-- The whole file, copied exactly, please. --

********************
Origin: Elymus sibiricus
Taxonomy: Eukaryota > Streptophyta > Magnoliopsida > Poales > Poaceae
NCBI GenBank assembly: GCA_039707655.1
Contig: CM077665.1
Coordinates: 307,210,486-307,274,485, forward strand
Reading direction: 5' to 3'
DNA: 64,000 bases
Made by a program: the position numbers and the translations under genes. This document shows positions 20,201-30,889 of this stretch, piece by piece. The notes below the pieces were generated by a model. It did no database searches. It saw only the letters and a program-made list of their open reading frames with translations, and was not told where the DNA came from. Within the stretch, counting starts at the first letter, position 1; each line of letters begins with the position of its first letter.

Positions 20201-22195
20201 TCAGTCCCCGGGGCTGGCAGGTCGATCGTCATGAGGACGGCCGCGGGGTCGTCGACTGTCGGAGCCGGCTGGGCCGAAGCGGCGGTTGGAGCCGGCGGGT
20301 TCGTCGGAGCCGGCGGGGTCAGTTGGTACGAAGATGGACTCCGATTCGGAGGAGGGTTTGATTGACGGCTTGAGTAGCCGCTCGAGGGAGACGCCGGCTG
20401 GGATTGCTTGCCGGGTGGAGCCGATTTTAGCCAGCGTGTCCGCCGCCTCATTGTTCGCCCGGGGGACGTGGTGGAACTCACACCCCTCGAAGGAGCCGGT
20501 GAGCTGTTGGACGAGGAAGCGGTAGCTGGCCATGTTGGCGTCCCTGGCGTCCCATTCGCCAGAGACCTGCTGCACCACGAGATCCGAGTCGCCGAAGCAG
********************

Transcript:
Origin: Elymus sibiricus
Taxonomy: Eukaryota > Streptophyta > Magnoliopsida > Poales > Poaceae
NCBI GenBank assembly: GCA_039707655.1
Contig: CM077665.1
Coordinates: 307,210,486-307,274,485, forward strand
Reading direction: 5' to 3'
DNA: 64,000 bases
Made by a program: the position numbers and the translations under genes. This document shows positions 20,201-30,889 of this stretch, piece by piece. The notes below the pieces were generated by a model. It did no database searches. It saw only the letters and a program-made list of their open reading frames with translations, and was not told where the DNA came from. Within the stretch, counting starts at the first letter, position 1; each line of letters begins with the position of its first letter.

Positions 20201-22195
20201 TCAGTCCCCGGGGCTGGCAGGTCGATCGTCATGAGGACGGCCGCGGGGTCGTCGACTGTCGGAGCCGGCTGGGCCGAAGCGGCGGTTGGAGCCGGCGGGT
20301 TCGTCGGAGCCGGCGGGGTCAGTTGGTACGAAGATGGACTCCGATTCGGAGGAGGGTTTGATTGACGGCTTGAGTAGCCGCTCGAGGGAGACGCCGGCTG
20401 GGATTGCTTGCCGGGTGGAGCCGATTTTAGCCAGCGTGTCCGCCGCCTCATTGTTCGCCCGGGGGACGTGGTGGAACTCACACCCCTCGAAGGAGCCGGT
20501 GAGCTGTTGGACGAGGAAGCGGTAGCTGGCCATGTTGGCGTCCCTGGCGTCCCATTCGCCAGAGACCTGCTGCACCACGAGATCCGAGTCGCCGAAGCAG